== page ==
• The value of Bogdan Bogdanovic’s experience in Europe has been evident all season, but it really showed Tuesday night against the Mavericks. De’Aaron Fox has done well in a fairly large role this season, and Bogdanovic’s ability to run the offense and play off the ball at a high level has made the transition much easier on him.

Fantasy News

  • Dwight Howard
    C, Los Angeles Lakers

    Dwight Howard has decided to play for the resumption of the season in July.

    His status was up in the air at first, but he has now decided to play. This was a big redemption year for Howard and it's his best shot at a title since he was on the Orlando Magic so it isn't surprising to see him take advantage of this opportunity.

    Source: Shams on Twitter

  • Kyrie Irving
    PG, Brooklyn Nets

    Kyrie Irving's 2019-20 was marred by injuries, limiting him to play just 20 games, but the guard still impressed based on per-game averages, ending the season ranked 6/5 in 8/9-cat scoring formats.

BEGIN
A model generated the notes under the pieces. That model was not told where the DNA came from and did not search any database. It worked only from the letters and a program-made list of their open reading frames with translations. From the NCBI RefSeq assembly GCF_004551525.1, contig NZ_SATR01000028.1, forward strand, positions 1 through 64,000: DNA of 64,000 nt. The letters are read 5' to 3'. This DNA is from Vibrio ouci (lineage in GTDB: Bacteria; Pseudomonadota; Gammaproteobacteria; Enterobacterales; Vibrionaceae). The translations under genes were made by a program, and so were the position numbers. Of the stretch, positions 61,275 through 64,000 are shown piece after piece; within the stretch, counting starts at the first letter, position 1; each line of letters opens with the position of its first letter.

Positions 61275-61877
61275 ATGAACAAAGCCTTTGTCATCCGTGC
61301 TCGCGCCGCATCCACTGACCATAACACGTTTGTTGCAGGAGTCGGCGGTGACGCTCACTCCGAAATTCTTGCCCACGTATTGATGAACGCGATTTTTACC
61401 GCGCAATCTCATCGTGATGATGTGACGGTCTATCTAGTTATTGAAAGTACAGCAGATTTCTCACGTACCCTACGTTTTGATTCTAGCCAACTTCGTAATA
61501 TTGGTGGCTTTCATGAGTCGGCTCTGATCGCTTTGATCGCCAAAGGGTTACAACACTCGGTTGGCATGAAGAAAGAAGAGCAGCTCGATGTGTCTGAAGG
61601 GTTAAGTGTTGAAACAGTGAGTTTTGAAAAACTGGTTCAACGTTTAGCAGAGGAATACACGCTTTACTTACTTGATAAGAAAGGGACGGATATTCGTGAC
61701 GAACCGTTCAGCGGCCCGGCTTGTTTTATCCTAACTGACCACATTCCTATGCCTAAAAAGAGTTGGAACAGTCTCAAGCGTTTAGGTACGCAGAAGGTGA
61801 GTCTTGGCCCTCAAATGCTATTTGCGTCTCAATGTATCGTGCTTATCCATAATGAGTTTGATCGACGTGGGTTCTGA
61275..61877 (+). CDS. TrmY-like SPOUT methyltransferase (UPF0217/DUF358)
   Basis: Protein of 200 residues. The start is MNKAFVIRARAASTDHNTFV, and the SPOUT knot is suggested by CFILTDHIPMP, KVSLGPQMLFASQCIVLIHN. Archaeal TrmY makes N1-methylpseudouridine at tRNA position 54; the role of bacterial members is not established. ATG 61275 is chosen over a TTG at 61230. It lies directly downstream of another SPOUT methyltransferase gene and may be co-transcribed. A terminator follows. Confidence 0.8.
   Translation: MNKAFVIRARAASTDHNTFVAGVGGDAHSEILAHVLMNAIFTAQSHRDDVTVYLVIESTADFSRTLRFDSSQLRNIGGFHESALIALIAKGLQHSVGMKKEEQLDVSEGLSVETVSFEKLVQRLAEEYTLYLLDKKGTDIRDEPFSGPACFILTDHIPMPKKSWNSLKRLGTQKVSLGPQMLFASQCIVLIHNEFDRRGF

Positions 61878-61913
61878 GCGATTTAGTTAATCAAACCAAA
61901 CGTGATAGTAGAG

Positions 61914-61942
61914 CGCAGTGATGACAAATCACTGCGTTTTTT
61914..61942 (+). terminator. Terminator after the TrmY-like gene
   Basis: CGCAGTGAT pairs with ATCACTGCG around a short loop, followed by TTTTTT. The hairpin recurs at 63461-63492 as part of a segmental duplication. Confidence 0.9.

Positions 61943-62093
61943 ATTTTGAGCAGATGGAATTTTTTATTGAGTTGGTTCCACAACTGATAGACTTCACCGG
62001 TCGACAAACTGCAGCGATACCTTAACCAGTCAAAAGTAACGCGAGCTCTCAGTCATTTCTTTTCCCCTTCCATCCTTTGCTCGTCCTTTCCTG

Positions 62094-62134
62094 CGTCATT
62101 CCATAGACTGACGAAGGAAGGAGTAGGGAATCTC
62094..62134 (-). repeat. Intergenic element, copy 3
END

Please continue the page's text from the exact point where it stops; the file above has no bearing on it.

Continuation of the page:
Irving came into 2019-20 with chip on his shoulder, failing to deliver as a leader for the Celtics, both on and off the court. Unfortunately, a myriad of injuries kept him on the sidelines for majority of the season. Out of all them, it was his nagging right shoulder injury that was his biggest bane. It even forced him to undergo season-ending arthroscopic surgery to address it. That said, expect that aforementioned chip on his shoulder to still be there next season. We should see more of his improved production from 2019-20 with averages of 27.8 PPG, 2.8 3PG, 5.2 RPG and 6.4 APG on a new career-high shooting of 47.8 percent from the field. Both he and Kevin Durant will be big question marks for the 2020-21, especially when it comes to their health history.